When it became official that Andrew and I could travel out of province with our nice little vax cards (meaning, no need to isolate upon arrival, as per regulations at the time) we booked a cheap July flight to Vancouver and decided to take the ferry to see Victoria for the first time in our lives.
I also disappeared from my blog for a bit there. These events did in fact coincide. Here is what we did!
We visited Canada’s oldest Chinatown and the tiny street of Fan Tan Alley.
I greeted the gates to Chinatown at sunrise.
At night, Andrew and I emerged to take a walk. We visited Emily Carr’s house.
And Alice Munro’s bookstore.
We got sweaty at Butchart Gardens.
Were total nerds at Miniature World in the legendary Empress Hotel.
Went to the wharf for some seafood which I was stoked about.
I high-fived a bear in a pandemic mask.
And we had pints and poutine at Garrick’s Head Pub. This is the same pub where convicts would have their last meal prior to their hanging in the heart of old Victoria.
And then… well, I will be honest with you. When I learned that Andrew was going to visit with an old friend, I decided to not be a third wheel, and rather go adventuring on my own. So, I looked up Haunted Victoria (of course I did) and decided I must find and walk down Helmcken Alley where a prisoner was murdered in the 1860s. Other accounts say there are bodies of prisoners buried in this alley. Apparently it is very spooky so I was delighted to find it and walk down it. It was the last alley I located and it is not marked at all. (But now that I know where it is, it seems obvious!)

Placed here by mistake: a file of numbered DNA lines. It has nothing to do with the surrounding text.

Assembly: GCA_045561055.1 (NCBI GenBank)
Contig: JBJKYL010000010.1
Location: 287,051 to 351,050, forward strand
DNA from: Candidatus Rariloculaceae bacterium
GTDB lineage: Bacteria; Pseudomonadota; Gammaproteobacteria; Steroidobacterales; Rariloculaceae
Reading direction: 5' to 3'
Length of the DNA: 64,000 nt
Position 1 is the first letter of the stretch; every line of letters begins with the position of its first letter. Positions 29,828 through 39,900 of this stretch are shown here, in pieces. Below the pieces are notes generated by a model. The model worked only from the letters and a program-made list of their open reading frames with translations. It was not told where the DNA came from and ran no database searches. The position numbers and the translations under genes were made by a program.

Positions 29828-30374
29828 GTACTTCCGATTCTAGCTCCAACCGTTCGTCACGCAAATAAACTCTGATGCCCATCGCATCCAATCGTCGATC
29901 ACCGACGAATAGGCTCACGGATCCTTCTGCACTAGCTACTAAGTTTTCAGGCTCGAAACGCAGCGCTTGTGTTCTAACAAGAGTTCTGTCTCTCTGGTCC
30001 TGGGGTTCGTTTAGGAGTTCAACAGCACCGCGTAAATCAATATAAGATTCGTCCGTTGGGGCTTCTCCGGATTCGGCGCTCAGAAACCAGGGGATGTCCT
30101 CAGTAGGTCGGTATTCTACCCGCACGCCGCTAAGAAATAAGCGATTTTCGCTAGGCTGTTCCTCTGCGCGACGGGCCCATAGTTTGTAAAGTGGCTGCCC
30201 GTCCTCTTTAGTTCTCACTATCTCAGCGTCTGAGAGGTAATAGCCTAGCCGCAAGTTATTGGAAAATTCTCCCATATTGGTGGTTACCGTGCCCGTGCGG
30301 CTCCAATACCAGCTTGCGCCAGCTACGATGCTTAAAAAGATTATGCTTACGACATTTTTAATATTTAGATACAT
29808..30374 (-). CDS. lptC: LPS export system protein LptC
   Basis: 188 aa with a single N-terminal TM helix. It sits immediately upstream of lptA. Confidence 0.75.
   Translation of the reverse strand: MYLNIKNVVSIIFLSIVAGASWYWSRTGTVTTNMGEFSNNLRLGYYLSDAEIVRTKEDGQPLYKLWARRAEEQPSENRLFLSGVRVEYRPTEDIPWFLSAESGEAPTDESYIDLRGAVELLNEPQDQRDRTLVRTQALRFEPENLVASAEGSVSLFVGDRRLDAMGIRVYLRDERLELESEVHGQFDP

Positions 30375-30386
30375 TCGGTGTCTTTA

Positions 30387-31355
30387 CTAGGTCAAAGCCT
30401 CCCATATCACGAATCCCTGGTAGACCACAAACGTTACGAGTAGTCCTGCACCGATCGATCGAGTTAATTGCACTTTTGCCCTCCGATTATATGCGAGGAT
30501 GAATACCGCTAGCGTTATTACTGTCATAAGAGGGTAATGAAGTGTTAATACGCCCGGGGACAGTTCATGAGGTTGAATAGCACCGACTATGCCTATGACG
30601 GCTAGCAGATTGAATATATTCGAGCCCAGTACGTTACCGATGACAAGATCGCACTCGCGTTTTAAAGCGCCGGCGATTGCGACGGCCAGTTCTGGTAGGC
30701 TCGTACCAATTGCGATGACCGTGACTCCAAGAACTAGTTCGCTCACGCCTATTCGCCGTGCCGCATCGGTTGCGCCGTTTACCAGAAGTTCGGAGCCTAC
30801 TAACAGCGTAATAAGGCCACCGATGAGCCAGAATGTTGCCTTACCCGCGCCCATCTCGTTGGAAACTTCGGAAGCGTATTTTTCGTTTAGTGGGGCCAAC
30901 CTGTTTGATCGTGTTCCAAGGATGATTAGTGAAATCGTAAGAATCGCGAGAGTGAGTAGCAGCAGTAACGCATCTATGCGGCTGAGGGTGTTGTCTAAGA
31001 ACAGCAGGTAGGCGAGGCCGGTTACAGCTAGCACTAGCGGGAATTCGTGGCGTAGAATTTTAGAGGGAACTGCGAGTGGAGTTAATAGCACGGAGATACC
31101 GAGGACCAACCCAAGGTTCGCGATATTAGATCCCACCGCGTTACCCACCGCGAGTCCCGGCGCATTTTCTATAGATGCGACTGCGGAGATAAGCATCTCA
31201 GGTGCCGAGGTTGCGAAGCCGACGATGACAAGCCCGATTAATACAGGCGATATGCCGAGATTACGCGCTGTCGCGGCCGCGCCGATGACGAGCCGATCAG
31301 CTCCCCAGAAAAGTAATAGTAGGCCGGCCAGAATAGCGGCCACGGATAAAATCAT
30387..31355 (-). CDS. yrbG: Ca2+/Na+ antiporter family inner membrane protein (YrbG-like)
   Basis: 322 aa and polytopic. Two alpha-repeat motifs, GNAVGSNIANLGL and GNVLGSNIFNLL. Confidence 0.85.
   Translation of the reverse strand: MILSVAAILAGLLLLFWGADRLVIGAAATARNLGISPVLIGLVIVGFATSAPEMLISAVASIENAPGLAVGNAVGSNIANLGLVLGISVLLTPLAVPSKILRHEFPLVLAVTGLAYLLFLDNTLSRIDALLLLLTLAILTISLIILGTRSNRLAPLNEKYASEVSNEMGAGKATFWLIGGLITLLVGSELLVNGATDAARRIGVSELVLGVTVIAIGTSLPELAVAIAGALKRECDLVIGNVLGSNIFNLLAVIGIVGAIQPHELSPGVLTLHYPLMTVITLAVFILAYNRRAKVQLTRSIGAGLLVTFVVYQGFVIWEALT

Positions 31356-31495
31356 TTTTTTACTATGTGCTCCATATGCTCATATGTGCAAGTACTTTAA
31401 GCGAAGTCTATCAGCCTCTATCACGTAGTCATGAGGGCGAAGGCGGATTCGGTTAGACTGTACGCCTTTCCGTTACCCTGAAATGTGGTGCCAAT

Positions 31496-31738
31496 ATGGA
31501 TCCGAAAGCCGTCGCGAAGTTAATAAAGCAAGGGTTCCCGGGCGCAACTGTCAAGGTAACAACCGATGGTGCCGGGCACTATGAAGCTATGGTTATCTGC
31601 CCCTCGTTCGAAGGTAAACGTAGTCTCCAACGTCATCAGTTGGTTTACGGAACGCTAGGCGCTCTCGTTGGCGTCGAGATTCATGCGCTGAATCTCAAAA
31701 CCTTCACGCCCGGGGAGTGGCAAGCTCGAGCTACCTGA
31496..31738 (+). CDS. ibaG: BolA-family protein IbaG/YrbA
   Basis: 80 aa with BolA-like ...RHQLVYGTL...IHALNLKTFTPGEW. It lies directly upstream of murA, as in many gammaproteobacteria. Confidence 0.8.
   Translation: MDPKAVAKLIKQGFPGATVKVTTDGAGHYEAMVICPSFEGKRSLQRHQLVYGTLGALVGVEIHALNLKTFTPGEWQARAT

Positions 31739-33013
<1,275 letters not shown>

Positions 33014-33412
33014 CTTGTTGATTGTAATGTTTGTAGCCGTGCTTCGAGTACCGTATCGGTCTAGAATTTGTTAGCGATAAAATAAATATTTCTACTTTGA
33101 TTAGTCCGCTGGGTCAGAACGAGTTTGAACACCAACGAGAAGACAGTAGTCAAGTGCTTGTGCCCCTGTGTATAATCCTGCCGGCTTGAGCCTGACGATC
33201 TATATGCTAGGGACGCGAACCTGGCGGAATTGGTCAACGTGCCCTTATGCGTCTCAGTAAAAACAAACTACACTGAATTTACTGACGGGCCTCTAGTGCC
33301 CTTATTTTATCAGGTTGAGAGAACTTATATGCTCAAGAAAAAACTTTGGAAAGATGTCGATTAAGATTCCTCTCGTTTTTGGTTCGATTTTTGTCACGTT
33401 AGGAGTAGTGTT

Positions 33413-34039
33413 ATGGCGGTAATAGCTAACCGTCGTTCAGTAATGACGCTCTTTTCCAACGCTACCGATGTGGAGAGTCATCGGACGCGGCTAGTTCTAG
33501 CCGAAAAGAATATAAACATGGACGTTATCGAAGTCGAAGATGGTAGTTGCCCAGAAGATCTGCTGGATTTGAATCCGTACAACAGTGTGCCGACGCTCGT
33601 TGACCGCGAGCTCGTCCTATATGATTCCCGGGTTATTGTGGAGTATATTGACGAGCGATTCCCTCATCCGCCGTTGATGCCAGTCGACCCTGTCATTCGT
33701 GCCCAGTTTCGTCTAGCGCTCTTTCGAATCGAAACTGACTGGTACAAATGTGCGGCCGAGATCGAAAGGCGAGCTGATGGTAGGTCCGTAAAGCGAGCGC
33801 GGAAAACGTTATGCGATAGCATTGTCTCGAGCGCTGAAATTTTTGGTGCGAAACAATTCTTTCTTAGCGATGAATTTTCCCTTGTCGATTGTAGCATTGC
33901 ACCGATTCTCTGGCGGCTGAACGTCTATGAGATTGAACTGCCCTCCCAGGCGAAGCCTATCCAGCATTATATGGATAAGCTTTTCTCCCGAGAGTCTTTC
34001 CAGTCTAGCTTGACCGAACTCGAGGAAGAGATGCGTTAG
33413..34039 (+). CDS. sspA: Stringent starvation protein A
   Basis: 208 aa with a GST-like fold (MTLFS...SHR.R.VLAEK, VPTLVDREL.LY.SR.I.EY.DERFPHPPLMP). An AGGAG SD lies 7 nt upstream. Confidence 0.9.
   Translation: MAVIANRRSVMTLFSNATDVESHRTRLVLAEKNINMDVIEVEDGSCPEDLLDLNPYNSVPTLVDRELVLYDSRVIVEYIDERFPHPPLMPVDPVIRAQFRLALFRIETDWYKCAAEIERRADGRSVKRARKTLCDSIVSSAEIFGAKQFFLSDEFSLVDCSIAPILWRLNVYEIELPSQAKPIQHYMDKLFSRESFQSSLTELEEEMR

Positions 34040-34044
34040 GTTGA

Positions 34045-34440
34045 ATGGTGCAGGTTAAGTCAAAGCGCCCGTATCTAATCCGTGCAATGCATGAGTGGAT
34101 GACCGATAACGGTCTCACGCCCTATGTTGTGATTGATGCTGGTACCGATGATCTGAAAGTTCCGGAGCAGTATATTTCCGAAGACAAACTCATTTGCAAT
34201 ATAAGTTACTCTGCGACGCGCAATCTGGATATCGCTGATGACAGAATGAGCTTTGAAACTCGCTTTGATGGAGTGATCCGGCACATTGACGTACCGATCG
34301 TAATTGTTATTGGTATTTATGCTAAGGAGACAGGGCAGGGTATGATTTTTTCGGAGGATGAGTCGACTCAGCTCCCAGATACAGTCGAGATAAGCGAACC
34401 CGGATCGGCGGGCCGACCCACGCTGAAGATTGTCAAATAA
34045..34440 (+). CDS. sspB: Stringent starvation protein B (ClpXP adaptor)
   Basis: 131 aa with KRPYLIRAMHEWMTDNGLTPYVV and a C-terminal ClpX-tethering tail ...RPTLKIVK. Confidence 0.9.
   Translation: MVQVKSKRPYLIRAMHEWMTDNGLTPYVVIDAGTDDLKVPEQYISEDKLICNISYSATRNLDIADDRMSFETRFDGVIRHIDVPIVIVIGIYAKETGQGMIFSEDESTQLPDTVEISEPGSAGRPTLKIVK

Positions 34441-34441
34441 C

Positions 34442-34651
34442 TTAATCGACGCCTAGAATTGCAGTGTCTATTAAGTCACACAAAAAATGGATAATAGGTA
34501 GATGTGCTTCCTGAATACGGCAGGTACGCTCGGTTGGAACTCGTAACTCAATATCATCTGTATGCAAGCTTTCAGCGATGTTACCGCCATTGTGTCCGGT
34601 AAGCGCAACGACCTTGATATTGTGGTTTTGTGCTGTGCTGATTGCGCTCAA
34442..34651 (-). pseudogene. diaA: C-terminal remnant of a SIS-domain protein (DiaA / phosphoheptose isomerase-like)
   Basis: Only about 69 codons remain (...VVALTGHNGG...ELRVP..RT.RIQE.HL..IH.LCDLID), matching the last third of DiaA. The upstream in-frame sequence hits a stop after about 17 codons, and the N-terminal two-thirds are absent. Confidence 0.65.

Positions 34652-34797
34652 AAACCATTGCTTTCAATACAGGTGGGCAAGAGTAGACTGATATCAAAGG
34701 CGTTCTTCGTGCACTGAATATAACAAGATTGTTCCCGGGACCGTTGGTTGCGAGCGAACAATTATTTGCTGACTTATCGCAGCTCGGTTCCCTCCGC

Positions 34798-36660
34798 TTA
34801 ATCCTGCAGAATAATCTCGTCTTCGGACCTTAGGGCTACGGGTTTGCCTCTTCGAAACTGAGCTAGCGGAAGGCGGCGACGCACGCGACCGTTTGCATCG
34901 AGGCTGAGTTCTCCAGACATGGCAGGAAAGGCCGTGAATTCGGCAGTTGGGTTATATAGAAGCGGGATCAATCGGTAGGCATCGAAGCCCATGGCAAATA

Apparently this is a spooky spot too, near Bastion Square.
And THEN I learned of a very curious park in Victoria. It’s not just any park. It is called Pioneer Square. But a better name for it would be Pioneer CEMETERY because it is actually a cemetery that was levelled by the city and made into a park instead, a very long time ago. When I read about it, I thought oh, I wonder if I’ll be able to tell that it’s actually a cemetery.
Um, yes, I could tell:
There were tombstones all over the place and you could tell it’s made up of a ton of unmarked graves too.
Yes… it is very obvious that this is a cemetery and not a park. I visited it twice, actually. At night it was disturbing because it looks like some people make their homes behind the tombstones after the “park” closes. One emerged and followed me for a few blocks, which I did not appreciate. (It was a human, by the way.)
As I was hurrying away from Pioneer Square, I looked up at this church a few blocks away. I’m sure it has its own stories to tell but I did not stick around long enough to learn them. It was a music conservatory. (Or, so said the sign which I read as I marched by without stopping.)
We had a lovely time on our little getaway and I was so pleased to indulge my love of pioneer cemeteries even while on vacation. Now I am back at it!
Hunting for Tombstones at Night